“While some Australian states are winding back protection for national parks, Victoria is opening up nearly two-thirds of park areas for tourism. Under the plan nature-based tourism ventures will be granted 99 year leases of public land.”

http://theconversation.com/are-australian-national-parks-becoming-empty-churches-17249

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6. Coalition to appoint a threatened species commissioner
Extract from The Guardian Australia

“The Coalition has promised to appoint a threatened species commissioner should it prevail at the election, in a bid to reverse Australia‘s status as one of the world’s worst nations in terms of animal extinctions.

Greg Hunt, the opposition’s environment spokesman, told Guardian Australia that the new role would ensure an effective strategy to save endangered Australian species.

“This will be a position within the department which will have responsibility for three things – the development of threatened species plans, the implementation of those plans and the public reporting of progress,” he said.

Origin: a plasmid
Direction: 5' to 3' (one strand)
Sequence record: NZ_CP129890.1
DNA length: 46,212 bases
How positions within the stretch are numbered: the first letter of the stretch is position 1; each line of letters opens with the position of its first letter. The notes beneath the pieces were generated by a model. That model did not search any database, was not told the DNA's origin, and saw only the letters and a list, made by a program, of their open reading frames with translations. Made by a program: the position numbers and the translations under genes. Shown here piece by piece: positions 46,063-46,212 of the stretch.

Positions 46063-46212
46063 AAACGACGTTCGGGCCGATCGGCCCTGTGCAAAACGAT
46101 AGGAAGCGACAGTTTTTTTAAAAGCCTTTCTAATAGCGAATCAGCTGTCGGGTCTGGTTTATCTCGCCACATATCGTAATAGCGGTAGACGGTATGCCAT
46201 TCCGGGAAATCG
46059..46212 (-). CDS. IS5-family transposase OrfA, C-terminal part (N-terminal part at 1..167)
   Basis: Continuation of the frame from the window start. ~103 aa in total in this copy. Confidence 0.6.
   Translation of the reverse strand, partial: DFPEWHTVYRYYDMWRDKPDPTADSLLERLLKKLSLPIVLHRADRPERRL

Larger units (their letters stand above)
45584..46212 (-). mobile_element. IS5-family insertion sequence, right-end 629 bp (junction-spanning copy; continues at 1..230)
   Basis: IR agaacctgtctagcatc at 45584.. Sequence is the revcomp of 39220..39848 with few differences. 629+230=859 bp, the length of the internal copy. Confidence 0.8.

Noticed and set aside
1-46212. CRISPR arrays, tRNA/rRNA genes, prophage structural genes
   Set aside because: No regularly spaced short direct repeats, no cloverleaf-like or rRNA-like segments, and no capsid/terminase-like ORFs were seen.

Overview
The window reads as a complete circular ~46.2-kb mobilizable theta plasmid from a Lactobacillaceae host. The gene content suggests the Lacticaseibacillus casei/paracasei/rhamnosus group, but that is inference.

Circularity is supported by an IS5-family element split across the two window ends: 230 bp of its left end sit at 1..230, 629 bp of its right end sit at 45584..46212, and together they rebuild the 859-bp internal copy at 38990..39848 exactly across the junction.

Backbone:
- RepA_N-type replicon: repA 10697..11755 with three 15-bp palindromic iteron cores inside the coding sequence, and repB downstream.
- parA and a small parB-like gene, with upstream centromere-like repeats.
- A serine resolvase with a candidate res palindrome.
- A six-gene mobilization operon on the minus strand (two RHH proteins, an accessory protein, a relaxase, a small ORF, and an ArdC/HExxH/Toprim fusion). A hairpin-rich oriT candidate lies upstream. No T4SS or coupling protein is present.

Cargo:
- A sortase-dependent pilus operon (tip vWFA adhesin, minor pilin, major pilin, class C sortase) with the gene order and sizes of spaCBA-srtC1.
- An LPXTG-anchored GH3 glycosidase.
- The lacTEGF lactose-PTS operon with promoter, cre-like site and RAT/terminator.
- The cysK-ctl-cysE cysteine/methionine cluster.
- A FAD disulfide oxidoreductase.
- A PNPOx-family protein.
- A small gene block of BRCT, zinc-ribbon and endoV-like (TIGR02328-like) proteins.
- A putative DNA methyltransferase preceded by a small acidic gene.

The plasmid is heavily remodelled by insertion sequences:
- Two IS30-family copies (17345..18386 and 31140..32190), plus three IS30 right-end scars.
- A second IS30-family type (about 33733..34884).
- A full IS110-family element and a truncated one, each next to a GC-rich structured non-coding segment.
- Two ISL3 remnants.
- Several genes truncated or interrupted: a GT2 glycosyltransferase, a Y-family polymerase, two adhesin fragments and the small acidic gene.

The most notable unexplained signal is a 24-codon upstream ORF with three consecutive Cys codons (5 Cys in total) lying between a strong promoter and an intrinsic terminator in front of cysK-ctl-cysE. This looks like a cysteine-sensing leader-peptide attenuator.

“At the moment, when plans are developed, they are rarely implemented. If there is someone responsible with public accountability to work through priority species, we can make real progress.”

Hunt said he would consult with other groups on exactly how the role would be framed, but said that it would require no new legislation or funding.

http://www.theguardian.com/environment/2013/aug/21/coalition-threatened-species-commissioner
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EDG News

Brisbane: UQ hosts the second Biennial CEED Conference
The ARC Centre of Excellence for Environmental Decisions is coming together this week at the St Lucia campus of the University of Queensland. The last gathering was at the University of Melbourne way back in 2011. This time there will be speed symposia, a Node Review, a range of skills workshops, speed networking, a debate and much talking. You can see the progam at http://www.ceed.edu.au/images/Documents/Conference_program.pdf and hopefully highlights will appear in a future issue of Decision Point.

Melbourne: Chris Baker reflects on the first six months of his PhD
“I’m quickly approaching the six month stage of my PhD. It has certainly been quite an exciting time and a big change from last year. I was in one of the largest research groups in the maths department. It turns out that a group of 9 is actually quite small…”
http://cbakerresearch.wordpress.com/